as an example, he says if a store in a rural community over-buys on XXL
dresses and no one in town wears that size, no level of markdown is
going to make that product move. “So inventory management becomes
this crucial endeavor. It is interesting to see what frozen SKUs sell in
the Heartland versus the aggregate of the U.S. It is a heavy penetration
of fried goods, think bulk bags of mozzarella sticks and fried chicken.
There is less penetration of fresh produce, fresh meat and fresh seafood.
Don’t get me wrong because frozen bagged tilapia is still this ridiculous
seller in the more rural markets,” Smith says.
To be more competitive, rural independents need to utilize a broader
distribution network and team with strong wholesalers, like C&S or
Associated Wholesale Grocers. Even a chain like Dillons might be wise
to use someone like an Associated to service far-flung rural stores, like
St. John, Smith says.
“The more progressive chains have been thinking through some of
those logistics, using third-party logistics ( 3 PL) providers, and partnering up with non-competitive retailers in the area, like those in apparel
and general merchandise categories. I think it is a huge and enormous
efficiency conversation that will help those local communities thrive,”
SPIRIT OF CO-OPERATION
An increasing number of small towns are looking at establishing a
supermarket co-op as a last-ditch effort of getting their stores back.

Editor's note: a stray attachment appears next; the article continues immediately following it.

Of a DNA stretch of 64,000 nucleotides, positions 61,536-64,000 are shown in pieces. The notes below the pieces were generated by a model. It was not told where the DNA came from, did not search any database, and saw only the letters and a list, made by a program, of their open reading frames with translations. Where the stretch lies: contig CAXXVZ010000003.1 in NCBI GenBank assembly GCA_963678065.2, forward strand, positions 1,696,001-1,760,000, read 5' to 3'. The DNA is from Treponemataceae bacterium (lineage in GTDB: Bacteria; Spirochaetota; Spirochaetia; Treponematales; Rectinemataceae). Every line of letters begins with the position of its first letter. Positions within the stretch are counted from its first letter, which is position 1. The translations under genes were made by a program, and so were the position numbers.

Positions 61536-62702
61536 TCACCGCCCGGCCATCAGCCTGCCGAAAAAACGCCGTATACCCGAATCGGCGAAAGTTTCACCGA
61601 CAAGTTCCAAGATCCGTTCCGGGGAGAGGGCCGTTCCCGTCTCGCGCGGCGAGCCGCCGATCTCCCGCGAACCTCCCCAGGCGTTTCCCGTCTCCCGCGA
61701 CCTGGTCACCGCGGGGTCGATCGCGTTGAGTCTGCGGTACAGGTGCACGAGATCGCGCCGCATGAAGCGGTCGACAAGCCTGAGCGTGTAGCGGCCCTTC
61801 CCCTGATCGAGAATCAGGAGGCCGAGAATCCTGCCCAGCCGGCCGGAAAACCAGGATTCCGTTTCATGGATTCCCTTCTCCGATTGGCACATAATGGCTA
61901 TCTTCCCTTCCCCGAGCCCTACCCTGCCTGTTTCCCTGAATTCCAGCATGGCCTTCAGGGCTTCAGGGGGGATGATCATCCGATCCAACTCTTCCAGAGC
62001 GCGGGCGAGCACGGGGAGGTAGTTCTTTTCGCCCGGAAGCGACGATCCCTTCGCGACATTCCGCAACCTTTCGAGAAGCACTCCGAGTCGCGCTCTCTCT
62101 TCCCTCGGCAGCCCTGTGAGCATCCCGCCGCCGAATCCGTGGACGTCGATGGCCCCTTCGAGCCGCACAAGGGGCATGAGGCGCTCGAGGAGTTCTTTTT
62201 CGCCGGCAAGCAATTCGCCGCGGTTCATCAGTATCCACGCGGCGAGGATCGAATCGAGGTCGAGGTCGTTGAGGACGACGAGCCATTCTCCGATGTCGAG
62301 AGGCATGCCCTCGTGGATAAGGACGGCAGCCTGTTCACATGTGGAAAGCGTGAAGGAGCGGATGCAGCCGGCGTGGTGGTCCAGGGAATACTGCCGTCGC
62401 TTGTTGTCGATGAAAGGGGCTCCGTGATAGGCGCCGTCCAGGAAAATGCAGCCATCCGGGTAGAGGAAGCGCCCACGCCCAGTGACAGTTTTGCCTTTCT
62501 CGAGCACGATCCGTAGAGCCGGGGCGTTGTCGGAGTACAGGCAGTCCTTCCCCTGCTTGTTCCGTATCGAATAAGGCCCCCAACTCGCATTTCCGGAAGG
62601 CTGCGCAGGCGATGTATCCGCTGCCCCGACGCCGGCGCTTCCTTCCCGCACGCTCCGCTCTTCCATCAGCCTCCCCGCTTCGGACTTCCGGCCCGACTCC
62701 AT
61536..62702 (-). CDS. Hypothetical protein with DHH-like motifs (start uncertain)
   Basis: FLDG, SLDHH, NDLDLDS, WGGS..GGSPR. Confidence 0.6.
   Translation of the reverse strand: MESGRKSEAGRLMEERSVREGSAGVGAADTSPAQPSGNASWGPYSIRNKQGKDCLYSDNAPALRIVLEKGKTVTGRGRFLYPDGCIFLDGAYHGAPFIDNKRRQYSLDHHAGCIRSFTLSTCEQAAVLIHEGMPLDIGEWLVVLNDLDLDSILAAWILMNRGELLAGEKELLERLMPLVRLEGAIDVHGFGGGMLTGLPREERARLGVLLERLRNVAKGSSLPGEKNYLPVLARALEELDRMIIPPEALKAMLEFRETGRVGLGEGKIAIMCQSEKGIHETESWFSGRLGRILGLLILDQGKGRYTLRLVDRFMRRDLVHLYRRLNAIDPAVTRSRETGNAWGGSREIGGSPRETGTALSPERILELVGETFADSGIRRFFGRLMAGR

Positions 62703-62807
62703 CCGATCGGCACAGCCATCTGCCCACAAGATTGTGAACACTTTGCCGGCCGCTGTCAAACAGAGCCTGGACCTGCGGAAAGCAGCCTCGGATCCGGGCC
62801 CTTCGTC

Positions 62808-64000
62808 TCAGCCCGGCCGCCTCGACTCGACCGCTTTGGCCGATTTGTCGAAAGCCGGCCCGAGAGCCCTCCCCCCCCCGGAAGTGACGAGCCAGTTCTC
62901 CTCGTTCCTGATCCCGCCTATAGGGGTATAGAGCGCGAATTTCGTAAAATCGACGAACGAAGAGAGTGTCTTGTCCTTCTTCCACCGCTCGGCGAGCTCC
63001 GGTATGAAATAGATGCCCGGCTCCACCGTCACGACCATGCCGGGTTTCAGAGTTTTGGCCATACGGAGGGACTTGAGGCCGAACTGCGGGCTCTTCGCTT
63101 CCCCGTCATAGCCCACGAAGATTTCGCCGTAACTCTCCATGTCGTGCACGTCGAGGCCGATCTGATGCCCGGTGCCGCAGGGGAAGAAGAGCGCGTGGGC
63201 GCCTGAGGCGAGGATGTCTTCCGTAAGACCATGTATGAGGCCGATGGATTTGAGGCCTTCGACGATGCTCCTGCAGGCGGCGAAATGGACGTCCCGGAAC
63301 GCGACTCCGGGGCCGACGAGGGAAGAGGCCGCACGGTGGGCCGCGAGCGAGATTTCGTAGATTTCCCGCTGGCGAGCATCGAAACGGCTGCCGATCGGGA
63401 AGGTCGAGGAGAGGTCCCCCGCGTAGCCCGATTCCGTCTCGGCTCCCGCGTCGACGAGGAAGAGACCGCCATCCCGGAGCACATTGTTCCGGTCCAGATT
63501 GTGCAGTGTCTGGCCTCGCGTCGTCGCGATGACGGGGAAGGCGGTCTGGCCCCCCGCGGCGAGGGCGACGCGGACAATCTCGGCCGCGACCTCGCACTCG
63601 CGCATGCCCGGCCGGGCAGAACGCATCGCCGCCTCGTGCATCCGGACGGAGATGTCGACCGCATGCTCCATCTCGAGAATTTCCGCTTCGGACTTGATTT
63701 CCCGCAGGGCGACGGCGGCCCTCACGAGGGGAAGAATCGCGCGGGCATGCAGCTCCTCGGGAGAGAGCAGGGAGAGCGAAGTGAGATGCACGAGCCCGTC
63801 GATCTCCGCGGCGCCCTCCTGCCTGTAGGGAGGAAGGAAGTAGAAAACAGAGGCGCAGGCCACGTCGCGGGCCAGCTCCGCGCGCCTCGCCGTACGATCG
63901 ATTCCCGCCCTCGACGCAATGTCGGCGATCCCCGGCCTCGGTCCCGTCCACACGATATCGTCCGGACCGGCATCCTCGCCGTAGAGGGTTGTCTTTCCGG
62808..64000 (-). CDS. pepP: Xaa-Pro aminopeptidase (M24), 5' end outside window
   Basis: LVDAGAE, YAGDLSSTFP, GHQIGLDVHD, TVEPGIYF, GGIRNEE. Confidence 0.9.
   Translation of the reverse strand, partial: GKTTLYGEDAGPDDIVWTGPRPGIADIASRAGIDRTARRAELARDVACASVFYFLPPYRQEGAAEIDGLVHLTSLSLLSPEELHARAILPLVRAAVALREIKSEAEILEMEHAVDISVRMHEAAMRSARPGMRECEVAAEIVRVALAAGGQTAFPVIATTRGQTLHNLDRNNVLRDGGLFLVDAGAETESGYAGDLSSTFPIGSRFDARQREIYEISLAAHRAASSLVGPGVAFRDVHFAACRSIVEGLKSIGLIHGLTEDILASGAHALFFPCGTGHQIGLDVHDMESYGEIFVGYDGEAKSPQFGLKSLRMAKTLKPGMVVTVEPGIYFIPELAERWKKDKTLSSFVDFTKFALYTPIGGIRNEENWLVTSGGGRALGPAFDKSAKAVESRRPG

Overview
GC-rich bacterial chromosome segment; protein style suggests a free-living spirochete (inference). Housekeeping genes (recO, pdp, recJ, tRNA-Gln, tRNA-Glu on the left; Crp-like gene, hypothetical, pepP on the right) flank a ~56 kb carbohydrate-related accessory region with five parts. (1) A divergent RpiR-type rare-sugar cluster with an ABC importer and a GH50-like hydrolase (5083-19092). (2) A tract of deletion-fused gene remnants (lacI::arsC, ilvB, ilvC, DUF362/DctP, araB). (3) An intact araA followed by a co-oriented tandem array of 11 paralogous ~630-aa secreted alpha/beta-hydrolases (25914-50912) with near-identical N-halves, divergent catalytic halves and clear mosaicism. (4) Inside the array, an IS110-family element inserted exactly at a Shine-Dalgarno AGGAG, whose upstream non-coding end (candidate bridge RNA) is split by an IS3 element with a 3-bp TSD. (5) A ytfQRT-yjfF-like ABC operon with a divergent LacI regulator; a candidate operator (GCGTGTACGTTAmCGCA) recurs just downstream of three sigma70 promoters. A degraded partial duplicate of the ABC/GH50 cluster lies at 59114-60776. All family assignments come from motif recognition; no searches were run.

Both St. John and Emmetsburg are examining that option.
“Right now we’re open to anything,” says Owens. “We want to try
and get a grocery store back in the community before people get in
the habit of shopping elsewhere and it gets so ingrained that they just
continue to do that.”
“I get five to 10 phone calls a week from people that own businesses
here in town or just community members asking ‘ What can we do? What
are our options? Could we do a co-op grocery store?” Emmetsburg’s
In Emmetsburg a co-op looks like a strong option, especially since
Hy-Vee ruled out opening up in town and the townsfolk will not go for a
Walmart Neighborhood Market because residents like companies that
give back to the community, Joyce says. Aldi has also been ruled out.
“I looked at Aldi’s requirements and they need 10,000 car counts
going past the building,” Joyce says. “We’re at 3,000.”
Emmetsburg officials are looking at purchasing the Food Pride/
ALCO property and Joyce says she already purchased 90 percent of
Food Pride’s fixtures. “That would be another incentive we’d be willing
to give a grocer,” she says, along with a $10,000 grant. “Another supermarket is something that our community definitely wants and needs.”
Historically, co-ops were found in more highly educated areas.
“There tends to be co-ops in places where there may be universities,
or the Upper Midwest, Northeast and Northwest—areas where the population has that nature of working collaboratively to get this done,” says
Eric Davis, a spokesman for National Co+Op Grocers, the Iowa City,
Iowa-based trade association representing 80 percent of the established
co-ops in the U.S.
Communities looking to establish their own co-op should reach out
to Food Co-Op Initiative, a Savage, Minn.-based non-profit that provides services for communities starting co-ops.
Converting an existing store, such as the St. John Dillons or